By now it was know that 208 Squadron would be moving up to Muharraq on a permanent basis in early June, so ending the disruptive pattern of alternating detachments. Before then though, it undertook one final period as the duty squadron from 14 to 21 May during which three pairs of aircraft were placed on readiness from dawn till dusk. Over the first five days of that duty, the Squadron was given the task of carrying out strikes on pre-planned targets with four aircraft formations. Apart from being convincing firepower demonstrations, these sorties provided excellent training value for pilots. Due to the nature of the targets, some debris damage was sustained by the aircraft but mostly of a minor nature. Two aircraft received Cat 2 damage requiring a new mainplane for XJ687 and tailplane for XK139.

To put these operations into perspective, the table below lists sorties flown by 208 Squadron over just two days of the Radfan War. In total, it flew 105 similar sorties over this eight day period.

Date Aircraft Pilot Sortie Type
1st XE654 Flt Lt Copleston Operation Rustum
1st XK150 Flt Lt Mumford Operation Rustum
1st XE647 Fg Off Willcocks Operation Rustum
1st XK151 Fg Off Pack Beihan Patrol
1st XG169 Fg Off Granville-White Beihan Patrol
1st XE645 Sqn Ldr Lewis Operation Rustum
1st XJ688 Flt Lt Lee Operation Rustum
1st XK150 Flt Lt Mumford Operation Rustum
1st XE647 Flt Lt Slade Operation Rustum
1st XJ687 Flt Lt Copleston Operation Rustum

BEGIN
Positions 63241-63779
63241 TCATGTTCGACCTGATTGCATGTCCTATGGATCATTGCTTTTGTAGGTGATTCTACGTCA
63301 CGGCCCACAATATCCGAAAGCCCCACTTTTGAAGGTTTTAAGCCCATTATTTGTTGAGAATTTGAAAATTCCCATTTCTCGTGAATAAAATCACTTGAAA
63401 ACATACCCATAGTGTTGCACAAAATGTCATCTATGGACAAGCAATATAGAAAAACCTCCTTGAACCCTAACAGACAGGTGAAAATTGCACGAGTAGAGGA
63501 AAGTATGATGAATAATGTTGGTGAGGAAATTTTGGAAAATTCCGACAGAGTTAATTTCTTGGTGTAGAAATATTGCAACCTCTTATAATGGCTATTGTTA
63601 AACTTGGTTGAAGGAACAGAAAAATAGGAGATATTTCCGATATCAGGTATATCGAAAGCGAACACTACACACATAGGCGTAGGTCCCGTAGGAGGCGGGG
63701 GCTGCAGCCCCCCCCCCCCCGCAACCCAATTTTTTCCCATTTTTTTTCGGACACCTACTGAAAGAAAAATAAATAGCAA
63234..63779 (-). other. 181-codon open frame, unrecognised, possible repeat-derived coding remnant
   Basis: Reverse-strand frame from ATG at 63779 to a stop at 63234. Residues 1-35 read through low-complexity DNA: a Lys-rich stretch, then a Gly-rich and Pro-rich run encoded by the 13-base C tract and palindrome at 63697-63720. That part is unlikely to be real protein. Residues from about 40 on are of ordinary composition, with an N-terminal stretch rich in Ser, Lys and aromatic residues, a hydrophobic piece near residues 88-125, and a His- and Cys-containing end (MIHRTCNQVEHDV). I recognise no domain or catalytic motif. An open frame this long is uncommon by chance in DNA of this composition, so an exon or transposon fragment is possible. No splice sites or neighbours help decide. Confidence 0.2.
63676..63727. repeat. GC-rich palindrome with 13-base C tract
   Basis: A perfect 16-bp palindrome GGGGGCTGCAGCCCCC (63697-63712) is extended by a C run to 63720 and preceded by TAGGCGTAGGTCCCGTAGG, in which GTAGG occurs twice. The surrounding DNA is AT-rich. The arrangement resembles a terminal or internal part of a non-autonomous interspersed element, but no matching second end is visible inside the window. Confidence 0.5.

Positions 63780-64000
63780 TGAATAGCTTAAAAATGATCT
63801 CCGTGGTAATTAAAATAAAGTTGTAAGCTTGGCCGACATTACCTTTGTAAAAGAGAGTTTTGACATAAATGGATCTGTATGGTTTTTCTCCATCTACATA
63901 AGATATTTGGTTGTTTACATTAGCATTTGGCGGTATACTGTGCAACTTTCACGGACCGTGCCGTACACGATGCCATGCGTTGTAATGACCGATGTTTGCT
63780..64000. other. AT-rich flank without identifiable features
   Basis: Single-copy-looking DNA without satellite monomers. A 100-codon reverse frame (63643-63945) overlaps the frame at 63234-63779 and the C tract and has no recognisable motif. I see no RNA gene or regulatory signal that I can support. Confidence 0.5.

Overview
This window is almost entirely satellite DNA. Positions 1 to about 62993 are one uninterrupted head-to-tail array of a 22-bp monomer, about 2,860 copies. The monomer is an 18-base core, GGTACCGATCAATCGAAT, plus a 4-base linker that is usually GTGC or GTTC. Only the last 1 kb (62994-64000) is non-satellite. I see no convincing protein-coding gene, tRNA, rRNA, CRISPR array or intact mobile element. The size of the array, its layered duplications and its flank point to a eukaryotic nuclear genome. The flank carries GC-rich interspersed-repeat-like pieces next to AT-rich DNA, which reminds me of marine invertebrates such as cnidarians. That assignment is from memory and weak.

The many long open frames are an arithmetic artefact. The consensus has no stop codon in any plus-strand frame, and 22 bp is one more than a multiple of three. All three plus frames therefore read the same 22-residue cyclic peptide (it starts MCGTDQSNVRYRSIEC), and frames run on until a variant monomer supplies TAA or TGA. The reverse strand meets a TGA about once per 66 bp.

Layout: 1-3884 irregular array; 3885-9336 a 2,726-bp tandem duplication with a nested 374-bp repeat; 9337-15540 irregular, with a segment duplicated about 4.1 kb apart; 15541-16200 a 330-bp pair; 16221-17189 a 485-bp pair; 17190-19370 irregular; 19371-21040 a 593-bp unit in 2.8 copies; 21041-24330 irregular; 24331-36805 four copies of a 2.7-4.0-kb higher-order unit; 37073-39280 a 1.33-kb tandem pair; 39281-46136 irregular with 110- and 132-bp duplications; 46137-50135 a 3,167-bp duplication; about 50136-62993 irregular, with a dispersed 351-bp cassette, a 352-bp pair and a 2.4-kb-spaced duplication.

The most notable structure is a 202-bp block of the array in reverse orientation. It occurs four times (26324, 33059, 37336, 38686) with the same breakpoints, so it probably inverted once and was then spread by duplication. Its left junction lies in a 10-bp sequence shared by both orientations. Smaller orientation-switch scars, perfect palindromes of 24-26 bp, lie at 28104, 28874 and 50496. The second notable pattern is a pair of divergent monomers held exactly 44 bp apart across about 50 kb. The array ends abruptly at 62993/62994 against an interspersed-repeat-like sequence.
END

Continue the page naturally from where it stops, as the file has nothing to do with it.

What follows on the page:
1st XG298 Fg Off Blatchford Operation Rustum
2nd XJ687 Flt Lt Lee Beihan Patrol
2nd XJ688 Fg Off Granville-White Beihan Patrol
2nd XK150 Flt Lt Mumford Operation Rustum
2nd XE645 Flt Lt Gibson Operation Rustum
2nd XK151 Flt Lt Mitchell Air Defence Scramble
2nd XG169 Fg Off Granville-White Air Defence Scramble

Pairs were scrambled on request and operated against ground targets under the control of Forward Air Controllers. Interspersed with all this activity, border patrols were flown every other day. The opportunity was taken to respray XE645 and XE647 and the re-allocation of XE654 to the Squadron following ten months with 131 MU, brought unit strength back up to twelve aircraft.

New home!

From the 26th to the 30th, final preparations were made for the re-deployment to Bahrain. The first four aircraft departed Khormaksar for the last time on 2 June and as aircraft became serviceable, they were flown up to Muharraq; eleven of the allocated thirteen having arrived by the 6th. The groundcrew and Squadron freight arrived on the 7th and 8th.

And so, after 2½ years, 208 Squadron’s tenure at Khormaksar came to an end and it settled in to a new and much quieter routine in its new home.